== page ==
In India, 10%-30% of hospital registrations are due to road traffic injuries and a majority of these people tend to develop varying levels of disabilities.

An accident victim may just have a fracture- but due to improper handling while transferring them to a hospital, the condition may worsen. A simple splint could prevent matters from getting worse. Award winning innovator Mayur Sanas wanted to find a solution. A native of a small village located in Satara district of Maharashtra, he joined an engineering college in Kolhapur. After his master’s in mechanical engineering from IIITDM, Kanchipuram, he planned to pursue a PhD in Taiwan, but after seeing an advertisement stating a position vacant at BETiC, he was intrigued and joined BETiC.

[caption id="attachment_138904" align="aligncenter" width="700"] Innovator Mayur Sanas demonstrating his innovation FractoAid[/caption]

Mayur explains, “ The tendency of a fracture to cause swelling during the first few days, prevents a full plaster cast from being applied to immobilise the limb. Hence, doctors use a splint (essentially a half-cast) to accommodate tissue volume changes due to swelling and subsiding, after which a full plaster cast is applied. The splints available in the market were either ineffective or expensive. So I developed an alternative design using paper as the base material, stacking it with plaster rolls, enclosing both in a fabric envelope, and attaching Velcro straps."

The split is dipped in water, placed at the fractured area, gently pressed to give it the desired shape, and tied up with the straps. It dries within a few minutes, giving ample support to the fracture site. The material allows the skin to breathe. Initially called ‘hybrid plaster splint’, the product is now called as FractoAid after a few technical upgradations with respect to its fabric and packaging.

This innovation is important because a majority of victims of road traffic injuries are men in the peak working age group of 15-44 years and belong to the poorer sections of society.

Prof B Ravi, founder of BETiC- Biomedical Engineering and Technology Incubation Center, IIT-B, who has mentored Mayur explains, “the challenge was to select the right type and thickness of paper and other required materials, so that the desired strength could be achieved with the least possible weight. The product has developed 6 variants up to date, suitable for different age groups, that is, a small size splint for individuals between 6-10 years of age, a medium size splint for individuals between 11-21 years of age and a large size splint for individuals above 21 years of age."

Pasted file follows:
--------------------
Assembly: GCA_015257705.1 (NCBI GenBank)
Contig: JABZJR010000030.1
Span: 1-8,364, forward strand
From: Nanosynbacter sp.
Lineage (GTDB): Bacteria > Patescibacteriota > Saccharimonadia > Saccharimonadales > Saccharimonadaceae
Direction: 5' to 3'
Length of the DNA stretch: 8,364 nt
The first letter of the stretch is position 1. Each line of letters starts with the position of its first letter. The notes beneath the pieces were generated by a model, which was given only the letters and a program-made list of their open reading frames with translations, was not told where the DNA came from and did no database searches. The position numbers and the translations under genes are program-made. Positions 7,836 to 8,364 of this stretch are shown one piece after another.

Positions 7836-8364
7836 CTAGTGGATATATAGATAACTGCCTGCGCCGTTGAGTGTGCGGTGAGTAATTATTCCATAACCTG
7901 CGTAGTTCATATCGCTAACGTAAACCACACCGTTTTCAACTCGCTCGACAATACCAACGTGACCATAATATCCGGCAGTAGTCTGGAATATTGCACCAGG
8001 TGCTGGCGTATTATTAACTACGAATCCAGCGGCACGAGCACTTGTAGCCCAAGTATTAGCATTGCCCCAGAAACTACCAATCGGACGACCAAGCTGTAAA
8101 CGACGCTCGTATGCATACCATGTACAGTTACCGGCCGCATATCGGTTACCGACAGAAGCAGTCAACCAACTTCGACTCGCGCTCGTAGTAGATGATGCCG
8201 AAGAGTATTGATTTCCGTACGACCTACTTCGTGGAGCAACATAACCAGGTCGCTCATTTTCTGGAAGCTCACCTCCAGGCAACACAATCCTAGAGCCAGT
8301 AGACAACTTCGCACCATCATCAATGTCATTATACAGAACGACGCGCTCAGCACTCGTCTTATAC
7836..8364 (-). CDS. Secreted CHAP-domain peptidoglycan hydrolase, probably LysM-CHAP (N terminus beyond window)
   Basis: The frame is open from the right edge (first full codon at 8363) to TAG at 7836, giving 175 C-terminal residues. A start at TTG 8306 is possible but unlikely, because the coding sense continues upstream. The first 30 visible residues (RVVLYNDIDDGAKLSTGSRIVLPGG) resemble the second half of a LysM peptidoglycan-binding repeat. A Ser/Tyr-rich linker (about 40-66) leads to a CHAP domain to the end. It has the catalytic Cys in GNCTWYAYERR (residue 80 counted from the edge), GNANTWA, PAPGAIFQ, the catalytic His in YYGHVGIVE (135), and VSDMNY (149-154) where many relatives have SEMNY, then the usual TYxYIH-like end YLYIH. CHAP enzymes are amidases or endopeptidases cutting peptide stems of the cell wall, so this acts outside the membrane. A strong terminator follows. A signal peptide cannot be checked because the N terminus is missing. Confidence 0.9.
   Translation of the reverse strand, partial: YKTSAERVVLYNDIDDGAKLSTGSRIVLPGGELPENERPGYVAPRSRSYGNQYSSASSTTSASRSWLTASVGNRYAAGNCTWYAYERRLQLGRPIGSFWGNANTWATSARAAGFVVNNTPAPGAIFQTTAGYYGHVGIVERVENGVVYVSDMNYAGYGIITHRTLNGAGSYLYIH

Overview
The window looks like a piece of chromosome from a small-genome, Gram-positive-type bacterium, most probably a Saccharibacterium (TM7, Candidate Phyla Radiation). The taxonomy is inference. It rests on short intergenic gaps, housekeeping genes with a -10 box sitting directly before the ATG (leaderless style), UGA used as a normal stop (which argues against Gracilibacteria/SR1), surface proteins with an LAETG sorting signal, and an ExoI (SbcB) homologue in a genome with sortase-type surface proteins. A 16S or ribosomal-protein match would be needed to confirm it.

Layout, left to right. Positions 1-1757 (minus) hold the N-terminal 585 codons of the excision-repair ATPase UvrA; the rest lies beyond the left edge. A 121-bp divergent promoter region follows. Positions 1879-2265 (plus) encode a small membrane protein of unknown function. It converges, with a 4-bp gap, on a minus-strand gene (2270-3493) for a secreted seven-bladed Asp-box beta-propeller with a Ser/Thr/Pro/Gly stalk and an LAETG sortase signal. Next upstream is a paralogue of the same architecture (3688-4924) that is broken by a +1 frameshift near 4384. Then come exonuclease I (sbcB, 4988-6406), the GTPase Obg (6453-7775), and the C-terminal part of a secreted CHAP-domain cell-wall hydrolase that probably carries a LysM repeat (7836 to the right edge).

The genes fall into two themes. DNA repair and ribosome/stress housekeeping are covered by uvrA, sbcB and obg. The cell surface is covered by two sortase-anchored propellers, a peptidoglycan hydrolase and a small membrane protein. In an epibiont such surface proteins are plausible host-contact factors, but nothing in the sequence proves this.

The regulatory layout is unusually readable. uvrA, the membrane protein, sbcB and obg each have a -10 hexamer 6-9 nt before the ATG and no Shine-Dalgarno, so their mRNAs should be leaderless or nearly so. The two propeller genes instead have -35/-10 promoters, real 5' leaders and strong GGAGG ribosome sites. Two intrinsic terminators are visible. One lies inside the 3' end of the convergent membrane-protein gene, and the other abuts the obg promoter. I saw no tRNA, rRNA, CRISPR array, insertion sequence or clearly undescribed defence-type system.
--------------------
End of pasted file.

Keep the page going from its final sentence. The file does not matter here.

In early 2018, Mayur won the Biotechnology Ignition Grant. He also won the award for social innovation at national conference of social innovations in November 2019.

BETiC innovators have also developed -

1. Clubfoot Brace Monitor

1 in 500 children in India are affected by Clubfoot deformities- is a birth deformity where the feet get rotated at the ankle. It can be corrected using leg braces, where the feet of the child are placed in a series of plaster casts and changed every week for 6 weeks. However, the results are varied as parents do not always follow the instructions properly. BETiC developed a clubfoot brace monitor with touch sensors- that capture and help to monitor the time span for which the child wears the braces. For the first three months the child wears the braces round the clock, the duration is then reduced to 8 hours by the age 4. This data is tracked every 15 mins and is recorded in the device software. Doctors can then access the actual usage of the brace and suggest accurate treatment. In some cases, the child’s feet get completely cured.

2. Ratna Nidhi prosthetic leg

The Ratna Nidhi Leg, derived from the Jaipur Foot, has been created using a new process that enables rehabilitation engineers to deliver prosthetic legs to the amputees and landmine victims in the most rural and vulnerable populations in a shorter time. The new process uses mobile 3D parametric modelling to accurately capture and transmit 3D models of the residual limb, to design comfortable and yet affordable trans-femoral sockets. This is in the pilot phase right now.

“Low cost accessible medical devices are a priority for BETiC,” affirms Prof B Ravi.

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